No new cash but Norfolk and Suffolk gets two key roles from government
Norfolk and Suffolk's New Anglia local enterprise partnership given a seat at the top table of two government initiatives in an autumn statement which nevertheless left the area empty-handed when it came to immediate funding for major infrastructure projects.
Despite a speech declaring that 'great cities are at the heart of our regional economies' there was no significant extra funding for the area, which had previously secured funds for A11 dualling, and the Norwich Research Park.
However chancellor George Osborne did confirm that the government planned to make immediate improvements to the A14 and beyond East Anglia's borders, there was a commitment to build a new railway link between Oxford, Milton Keynes and Bedford that would create an estimated 12,000 new jobs and bring a step closer a longheld dream for an East-West rail link which could connect Norfolk to the West country without the need to travel through London.
The chancellor also pledged a further �1bn top up of the regional growth fund over the course of the parliament, promised to bring superfast broadband to 90pc of homes and businessiness across the country.
He also announced the creation of two new enterprise zones in Humber and Lancashire plus 100pc capital allowances for manufacturing firms in four existing zones in the North including Liverpool and Sheffield.
But while there was no such offer to help the Great Yarmouth and Lowestoft enterprise zone the government named the area as one of five national centres for Offshore Renewable Engineering (CORE).
The five COREs will be promoted by the Government as the prime locations for offshore renewable engineering businesses, with a comprehensive package of support on offer.
- 1 'Torrid time' as insurance giant Marsh quits city centre
- 2 Family pub and restaurant opens outdoor pool to cold water swimmers
- 3 'It is really sad': End of an era as popular pub landlords call time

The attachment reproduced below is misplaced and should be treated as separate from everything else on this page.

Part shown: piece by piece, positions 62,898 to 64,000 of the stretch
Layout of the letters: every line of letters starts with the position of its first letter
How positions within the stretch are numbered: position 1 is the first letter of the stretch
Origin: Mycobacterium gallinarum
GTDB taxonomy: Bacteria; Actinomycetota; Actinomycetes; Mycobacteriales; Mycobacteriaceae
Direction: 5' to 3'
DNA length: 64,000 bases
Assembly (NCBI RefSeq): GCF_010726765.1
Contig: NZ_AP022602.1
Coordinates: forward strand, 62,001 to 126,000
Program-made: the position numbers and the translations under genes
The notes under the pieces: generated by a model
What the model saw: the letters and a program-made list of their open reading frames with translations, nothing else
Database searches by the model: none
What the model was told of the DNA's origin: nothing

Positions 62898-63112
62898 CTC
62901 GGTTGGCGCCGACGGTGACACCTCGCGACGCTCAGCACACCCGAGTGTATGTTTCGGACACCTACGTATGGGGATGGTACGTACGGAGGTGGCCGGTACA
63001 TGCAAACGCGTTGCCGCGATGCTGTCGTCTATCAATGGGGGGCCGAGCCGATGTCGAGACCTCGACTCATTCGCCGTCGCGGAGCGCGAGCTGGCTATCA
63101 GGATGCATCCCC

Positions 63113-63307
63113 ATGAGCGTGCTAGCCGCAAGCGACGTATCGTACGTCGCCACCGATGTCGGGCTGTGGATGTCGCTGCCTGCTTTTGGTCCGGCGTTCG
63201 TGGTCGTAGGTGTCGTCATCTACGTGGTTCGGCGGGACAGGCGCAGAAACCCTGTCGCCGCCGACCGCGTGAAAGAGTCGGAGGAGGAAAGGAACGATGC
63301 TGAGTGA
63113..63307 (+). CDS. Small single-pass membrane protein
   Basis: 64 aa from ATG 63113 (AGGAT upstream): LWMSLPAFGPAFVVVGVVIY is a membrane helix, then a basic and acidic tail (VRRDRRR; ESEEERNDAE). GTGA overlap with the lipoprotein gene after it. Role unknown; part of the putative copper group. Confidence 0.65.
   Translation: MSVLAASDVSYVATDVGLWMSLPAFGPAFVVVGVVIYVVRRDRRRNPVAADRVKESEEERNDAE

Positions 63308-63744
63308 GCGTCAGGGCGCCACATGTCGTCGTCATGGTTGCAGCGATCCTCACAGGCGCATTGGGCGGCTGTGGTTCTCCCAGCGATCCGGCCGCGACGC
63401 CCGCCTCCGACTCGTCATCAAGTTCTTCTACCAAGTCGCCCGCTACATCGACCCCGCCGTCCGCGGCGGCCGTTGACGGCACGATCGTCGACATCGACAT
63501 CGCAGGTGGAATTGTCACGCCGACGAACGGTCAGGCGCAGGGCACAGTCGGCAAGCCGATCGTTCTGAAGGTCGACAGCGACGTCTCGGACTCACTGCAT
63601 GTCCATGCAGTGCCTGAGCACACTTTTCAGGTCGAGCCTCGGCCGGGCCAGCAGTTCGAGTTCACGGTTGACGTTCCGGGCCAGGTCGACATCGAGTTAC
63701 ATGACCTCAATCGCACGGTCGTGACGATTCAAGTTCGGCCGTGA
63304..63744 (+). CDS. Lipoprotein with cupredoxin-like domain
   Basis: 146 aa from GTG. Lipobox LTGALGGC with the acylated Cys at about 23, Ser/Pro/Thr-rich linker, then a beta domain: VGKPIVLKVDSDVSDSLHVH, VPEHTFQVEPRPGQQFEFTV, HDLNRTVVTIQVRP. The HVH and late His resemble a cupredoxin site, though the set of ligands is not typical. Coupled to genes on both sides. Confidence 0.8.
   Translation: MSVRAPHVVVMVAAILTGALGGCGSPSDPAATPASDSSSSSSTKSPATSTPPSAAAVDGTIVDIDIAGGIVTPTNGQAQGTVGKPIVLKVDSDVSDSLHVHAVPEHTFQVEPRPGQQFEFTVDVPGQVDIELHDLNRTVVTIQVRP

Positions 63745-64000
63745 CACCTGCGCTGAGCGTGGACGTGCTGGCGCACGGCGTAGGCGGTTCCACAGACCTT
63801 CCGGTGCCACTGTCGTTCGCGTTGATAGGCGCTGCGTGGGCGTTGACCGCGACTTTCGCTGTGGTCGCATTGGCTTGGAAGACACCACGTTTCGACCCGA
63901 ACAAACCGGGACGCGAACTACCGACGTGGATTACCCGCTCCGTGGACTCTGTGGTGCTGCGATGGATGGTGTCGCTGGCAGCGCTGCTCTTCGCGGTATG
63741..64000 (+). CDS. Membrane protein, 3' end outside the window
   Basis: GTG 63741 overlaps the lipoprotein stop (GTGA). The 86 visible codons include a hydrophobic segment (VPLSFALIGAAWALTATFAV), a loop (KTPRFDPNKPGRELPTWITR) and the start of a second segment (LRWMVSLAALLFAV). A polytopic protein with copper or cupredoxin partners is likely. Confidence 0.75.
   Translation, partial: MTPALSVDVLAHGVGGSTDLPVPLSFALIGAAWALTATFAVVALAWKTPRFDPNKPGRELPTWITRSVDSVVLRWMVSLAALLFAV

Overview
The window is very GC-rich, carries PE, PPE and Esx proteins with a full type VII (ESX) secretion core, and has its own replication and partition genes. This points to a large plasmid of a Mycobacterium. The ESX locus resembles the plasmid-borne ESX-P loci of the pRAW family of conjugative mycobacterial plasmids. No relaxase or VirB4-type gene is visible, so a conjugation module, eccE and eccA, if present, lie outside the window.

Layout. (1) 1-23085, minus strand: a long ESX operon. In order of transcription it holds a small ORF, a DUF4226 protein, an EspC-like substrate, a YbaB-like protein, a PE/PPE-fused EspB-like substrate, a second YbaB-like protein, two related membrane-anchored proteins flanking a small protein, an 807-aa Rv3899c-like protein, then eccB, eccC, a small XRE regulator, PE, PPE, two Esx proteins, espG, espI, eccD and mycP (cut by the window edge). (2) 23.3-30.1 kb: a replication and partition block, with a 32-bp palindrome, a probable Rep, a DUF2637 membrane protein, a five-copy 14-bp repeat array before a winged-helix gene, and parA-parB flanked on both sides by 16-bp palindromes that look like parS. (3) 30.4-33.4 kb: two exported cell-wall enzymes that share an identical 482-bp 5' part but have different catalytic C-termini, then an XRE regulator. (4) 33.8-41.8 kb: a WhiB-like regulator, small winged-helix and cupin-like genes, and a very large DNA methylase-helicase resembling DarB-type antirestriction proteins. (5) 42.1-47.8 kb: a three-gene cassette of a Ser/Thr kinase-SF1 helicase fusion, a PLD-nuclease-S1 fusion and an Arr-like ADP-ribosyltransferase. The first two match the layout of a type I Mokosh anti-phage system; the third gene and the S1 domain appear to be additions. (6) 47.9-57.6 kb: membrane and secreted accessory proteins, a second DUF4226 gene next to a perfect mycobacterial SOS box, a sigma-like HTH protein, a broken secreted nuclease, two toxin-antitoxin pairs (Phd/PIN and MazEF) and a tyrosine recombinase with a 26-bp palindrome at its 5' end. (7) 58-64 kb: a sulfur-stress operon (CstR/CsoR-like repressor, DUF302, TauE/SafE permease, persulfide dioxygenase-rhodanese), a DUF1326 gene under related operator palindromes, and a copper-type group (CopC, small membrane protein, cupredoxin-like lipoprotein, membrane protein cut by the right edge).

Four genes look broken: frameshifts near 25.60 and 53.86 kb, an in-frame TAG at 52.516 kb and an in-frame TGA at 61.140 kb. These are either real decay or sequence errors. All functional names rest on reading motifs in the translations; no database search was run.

- 4 A146 closed after three vehicles and motorcycle involved in crash
- 5 Warning after dogs left 'limp or lifeless' by mystery illness
- 6 Family's heartache as dog dies after being hit by Amazon van
- 7 See inside this 'stunning' £700k family home for sale in a Norwich suburb
- 8 Man set to stand trial accused of teen daughter's murder
- 9 Meet the three Norfolk businesses featured in Antiques Road Trip
- 10 Great Yarmouth's model village Banksy sold at auction
Supporters also hope that the CORE status will place the spotlight on the two towns and enhance their ability to attract thousands of new jobs to Norfolk and Suffolk, within the enterprise zone sites and further afield, and reinforce the area's position as a key location for the energy sector.
Steve Ames, leader of Great Yarmouth Borough Council, said: 'This designation is welcome recognition of the skills, expertise and track record Great Yarmouth and Lowestoft have built up in support of the energy sector. Becoming a Centre for Offshore Renewable Engineering will add to our reputation in the renewables sector.'
New Anglia will also play a key role in government measures to help medium sized businesses after the government announced it would be part of a 'pathfinder' project working with civil servants and the CBI to look at ways of helping medium sized firms grow.
Measures being considered include improved support for exporting, developing better links with local business schools and a national campaign to raise the profile of mid-sized companies.
Andy Wood, chairman of the New Anglia Local Enterprise Partnership, and chief executive of a mid-sized business, Adnams, said mid-sized firms were crucial to the Norfolk and Suffolk economy.
'Suffolk and Norfolk have a significant number of successful medium-sized businesses,' Dr Wood said. 'These businesses employ thousands of people. They are locally owned and managed and therefore tend to have deeper roots in their local area. New Anglia's priority has always been to create more private sector jobs. Medium sized businesses have a crucial role in helping us realise that goal.'
Terry Gould, a partner at Mills & Reeve law firm in Norwich, said: 'Despite the gnashing of teeth and general feeling of doom and gloom following the chancellor's autumn statement, there are a couple of crumbs of comfort for Norfolk businesses,' said
'Firstly, you've got the extra �1bn allocated to the Regional Growth Fund, much of which will hopefully be invested in high-tech industries based in this region. This is in addition to the launch of a �1 billion Business Finance Partnership, aimed at investing in funds that lend directly into SMEs, one of the mainstays of our economy.
'Secondly, there's the National Infrastructure Plan, which has identified over 500 projects to be built over the next decade. Many of these, such as the widening of the A11 between Barton Mills and Thetford, as well as improvements to the A14, should help to literally get businesses moving in our region.'